Last November we ran the UK’s first Data4Good Conference for the not-for-profit sector by the not-for-profit sector. It was a huge success.

The event sold out and more than 230 people created a real energy and buzz on the day. We were delighted to bring together the diversity of people and organisations we’d hoped for – not-for-profit leaders and funders, and data people from organisations of every size and (almost) every corner of the UK. We even had a few delegates from Belgium and Germany.

 

Our first Data4Good conference, how did we do?

As conference partners with a passion for Data4Good we’d wanted to celebrate the pioneers at the forefront, and to showcase the breadth of new data and analytics applications for the benefit of society. We sought to inspire and encourage those setting out on their data journeys, explore the challenges, and raise awareness of the support available. Most importantly we wanted to connect people and organisations as a community.

The results speak for themselves: 85% had made new connections with people and organisations; 90% were more aware about support and resources available; 92% felt inspired about the possibilities for using data; and 81% had increased their knowledge of good practice.

The programme was packed with 42 amazing speakers from over 25 different not-for-profit organisations including: Impact Hub Birmingham; The British Science Association; The Cart Shed; The Joseph Rowntree Foundation; The Key; Oxfam; Odd Arts; The Children’s Society; Anthony Nolan Trust, The Brightspace Foundation, and the UK Health Forum.

They shared their Data4Good experience working in local, national and international contexts. However, what excited us more than anything was to hear from the people who attended. Our experimental ‘Curiosity and Cake’ session was an opportunity for everyone to speak, to share their questions, ideas and solutions.

Indeed all day long people were sharing their views, ideas and some great resources via social media. This collection of tweets about the day on Wakelet tells a really rich and positive story of the day as it unfolded, and really gets across the buzz and excitement we all felt to be part of it.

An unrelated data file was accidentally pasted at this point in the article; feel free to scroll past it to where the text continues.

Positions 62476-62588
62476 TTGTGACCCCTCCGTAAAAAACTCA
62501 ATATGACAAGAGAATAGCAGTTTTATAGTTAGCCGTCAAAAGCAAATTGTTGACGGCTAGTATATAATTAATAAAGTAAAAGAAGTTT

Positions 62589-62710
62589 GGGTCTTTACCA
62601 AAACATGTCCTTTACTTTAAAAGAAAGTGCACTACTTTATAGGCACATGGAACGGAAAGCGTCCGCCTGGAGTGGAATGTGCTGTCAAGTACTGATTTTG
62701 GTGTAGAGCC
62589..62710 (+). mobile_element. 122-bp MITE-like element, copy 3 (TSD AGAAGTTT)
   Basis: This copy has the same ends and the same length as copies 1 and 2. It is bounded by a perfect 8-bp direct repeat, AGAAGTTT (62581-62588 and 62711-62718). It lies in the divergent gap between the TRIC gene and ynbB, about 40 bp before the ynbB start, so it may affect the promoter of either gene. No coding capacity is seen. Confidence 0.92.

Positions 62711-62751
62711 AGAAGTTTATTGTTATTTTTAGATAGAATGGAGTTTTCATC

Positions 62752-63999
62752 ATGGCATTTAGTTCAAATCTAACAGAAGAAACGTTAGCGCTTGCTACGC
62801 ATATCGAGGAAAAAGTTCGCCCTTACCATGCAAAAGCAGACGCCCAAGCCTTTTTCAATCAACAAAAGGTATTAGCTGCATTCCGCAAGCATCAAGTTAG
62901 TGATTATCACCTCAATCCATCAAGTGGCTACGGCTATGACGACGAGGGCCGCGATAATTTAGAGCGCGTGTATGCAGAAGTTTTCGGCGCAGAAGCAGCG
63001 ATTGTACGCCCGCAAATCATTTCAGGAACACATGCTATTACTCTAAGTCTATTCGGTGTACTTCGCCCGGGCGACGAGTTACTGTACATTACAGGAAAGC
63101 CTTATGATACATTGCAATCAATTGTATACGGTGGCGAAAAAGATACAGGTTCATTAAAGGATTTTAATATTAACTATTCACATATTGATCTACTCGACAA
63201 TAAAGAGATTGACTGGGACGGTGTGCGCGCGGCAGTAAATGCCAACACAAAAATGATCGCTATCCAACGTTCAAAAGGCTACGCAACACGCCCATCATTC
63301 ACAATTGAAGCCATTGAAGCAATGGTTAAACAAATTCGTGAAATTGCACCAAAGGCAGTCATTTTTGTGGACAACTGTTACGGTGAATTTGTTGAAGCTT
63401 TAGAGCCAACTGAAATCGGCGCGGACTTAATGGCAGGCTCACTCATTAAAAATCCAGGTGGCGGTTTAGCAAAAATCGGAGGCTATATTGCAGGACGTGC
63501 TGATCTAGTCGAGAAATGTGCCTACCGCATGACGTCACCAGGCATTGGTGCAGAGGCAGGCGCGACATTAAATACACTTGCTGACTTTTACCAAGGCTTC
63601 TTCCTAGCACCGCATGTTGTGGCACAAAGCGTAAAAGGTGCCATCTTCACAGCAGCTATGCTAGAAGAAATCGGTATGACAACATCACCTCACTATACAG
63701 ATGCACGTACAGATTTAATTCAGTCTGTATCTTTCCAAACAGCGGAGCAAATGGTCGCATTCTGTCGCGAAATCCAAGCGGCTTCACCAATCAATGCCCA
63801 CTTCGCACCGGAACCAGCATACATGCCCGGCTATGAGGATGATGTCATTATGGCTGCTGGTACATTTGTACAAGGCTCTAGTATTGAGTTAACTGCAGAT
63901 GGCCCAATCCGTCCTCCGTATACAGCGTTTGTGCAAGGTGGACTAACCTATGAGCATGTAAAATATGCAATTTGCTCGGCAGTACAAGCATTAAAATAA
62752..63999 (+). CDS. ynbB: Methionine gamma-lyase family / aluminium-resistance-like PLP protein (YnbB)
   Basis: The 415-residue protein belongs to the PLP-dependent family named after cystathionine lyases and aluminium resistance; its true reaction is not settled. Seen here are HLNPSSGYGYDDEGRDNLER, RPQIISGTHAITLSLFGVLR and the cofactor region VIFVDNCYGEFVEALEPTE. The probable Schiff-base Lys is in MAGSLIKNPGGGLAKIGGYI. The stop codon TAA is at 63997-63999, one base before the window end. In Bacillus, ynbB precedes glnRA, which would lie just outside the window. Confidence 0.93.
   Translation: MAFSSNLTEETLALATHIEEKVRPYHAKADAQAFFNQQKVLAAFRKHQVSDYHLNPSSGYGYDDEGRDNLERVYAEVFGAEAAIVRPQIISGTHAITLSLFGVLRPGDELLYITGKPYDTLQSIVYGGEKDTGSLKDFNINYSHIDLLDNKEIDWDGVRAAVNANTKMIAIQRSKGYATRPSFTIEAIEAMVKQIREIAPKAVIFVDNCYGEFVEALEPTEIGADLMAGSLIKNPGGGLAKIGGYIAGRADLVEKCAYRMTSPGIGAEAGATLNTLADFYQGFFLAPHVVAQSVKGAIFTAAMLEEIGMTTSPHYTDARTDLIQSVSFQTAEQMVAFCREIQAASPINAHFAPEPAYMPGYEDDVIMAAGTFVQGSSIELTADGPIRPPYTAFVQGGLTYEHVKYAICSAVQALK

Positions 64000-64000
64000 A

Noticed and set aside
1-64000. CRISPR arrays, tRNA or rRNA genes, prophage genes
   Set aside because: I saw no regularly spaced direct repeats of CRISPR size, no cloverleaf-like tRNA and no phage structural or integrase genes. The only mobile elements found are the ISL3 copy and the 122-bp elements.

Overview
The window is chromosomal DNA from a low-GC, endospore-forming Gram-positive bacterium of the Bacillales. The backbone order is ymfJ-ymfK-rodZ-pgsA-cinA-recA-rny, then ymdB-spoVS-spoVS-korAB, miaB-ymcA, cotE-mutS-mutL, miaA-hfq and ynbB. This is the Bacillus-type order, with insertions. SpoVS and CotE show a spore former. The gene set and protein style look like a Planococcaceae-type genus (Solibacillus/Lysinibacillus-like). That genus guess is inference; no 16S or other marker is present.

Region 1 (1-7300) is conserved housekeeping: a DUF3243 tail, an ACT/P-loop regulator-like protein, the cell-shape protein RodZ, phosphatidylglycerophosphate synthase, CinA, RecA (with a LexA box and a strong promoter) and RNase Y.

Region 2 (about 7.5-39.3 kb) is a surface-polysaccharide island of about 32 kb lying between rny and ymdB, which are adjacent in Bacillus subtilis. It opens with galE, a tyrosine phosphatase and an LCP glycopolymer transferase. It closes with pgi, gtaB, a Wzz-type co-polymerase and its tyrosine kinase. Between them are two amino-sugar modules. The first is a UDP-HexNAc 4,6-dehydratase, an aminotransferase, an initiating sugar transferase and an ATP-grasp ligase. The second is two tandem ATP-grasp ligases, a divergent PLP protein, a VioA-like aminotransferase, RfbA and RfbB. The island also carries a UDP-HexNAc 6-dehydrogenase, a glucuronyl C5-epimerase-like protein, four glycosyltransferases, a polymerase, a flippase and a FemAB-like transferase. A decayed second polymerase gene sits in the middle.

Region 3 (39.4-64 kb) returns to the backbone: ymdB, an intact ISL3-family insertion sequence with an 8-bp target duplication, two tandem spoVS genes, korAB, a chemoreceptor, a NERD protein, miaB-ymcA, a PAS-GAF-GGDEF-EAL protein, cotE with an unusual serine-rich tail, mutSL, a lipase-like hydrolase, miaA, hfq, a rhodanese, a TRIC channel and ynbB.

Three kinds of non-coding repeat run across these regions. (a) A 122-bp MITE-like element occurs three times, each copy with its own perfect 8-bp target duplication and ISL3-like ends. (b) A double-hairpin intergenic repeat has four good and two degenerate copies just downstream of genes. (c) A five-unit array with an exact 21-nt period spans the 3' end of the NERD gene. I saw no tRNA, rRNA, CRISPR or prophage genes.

Caption: Now for the sweet part. Mor Rubenstein from 360 Giving led our Curiosity and Cake session  – a chance to explore some of the key themes that had emerged over the day, and of course, eat cake!

 

 

Who was there?

 

NB the above is based on delegates and does not take account of multiple delegates from the same organisation.

And here’s a map showing where everyone came from.

Headlines from the feedback

We were particularly thrilled with how much people engaged. Indeed 54% of delegates were kind enough to give us their feedback (it’s so great to have an audience that really appreciates our thirst for data!). So with thanks and appreciation here’s a dashboard with some headlines from the Data4Good conference feedback including people’s suggestions on what we could improve.

What’s next?

In a few weeks Data Orchard and our nine partners (360Giving, DataKind UK, NCVO, NPC, Pro Bono Economics, RnR Organisation, Royal Statistical Society, Tech Trust, The Operational Research Society) are getting together to look to the future. Exploring how we can continue to work together to support this new Data4Good community of practice and strategically collaborate to build the sector’s capabilities. And, of course, making some decisions about a next Data4Good conference in November 2019. Watch this space for more info soon.

We can’t finish the blogpost without saying a big thank you to Birmingham (Unique Venues) for hosting the event and to local partners RnR Organisation and West Midlands Funders Network for their immense support in making it a success. We intend to continue moving the conference around the country building our national community in every corner.

And of course, we absolutely can’t finish the blogpost without saying a huge thank you to our funders. In philanthropy, building organisations’ data capabilities is still way below the radar as a good cause. We’d like to thank our funders The Digital Impact programme at Stanford University’s Centre for Philanthropy and Civil Society and The Esmée Fairbairn Foundation for believing in us.

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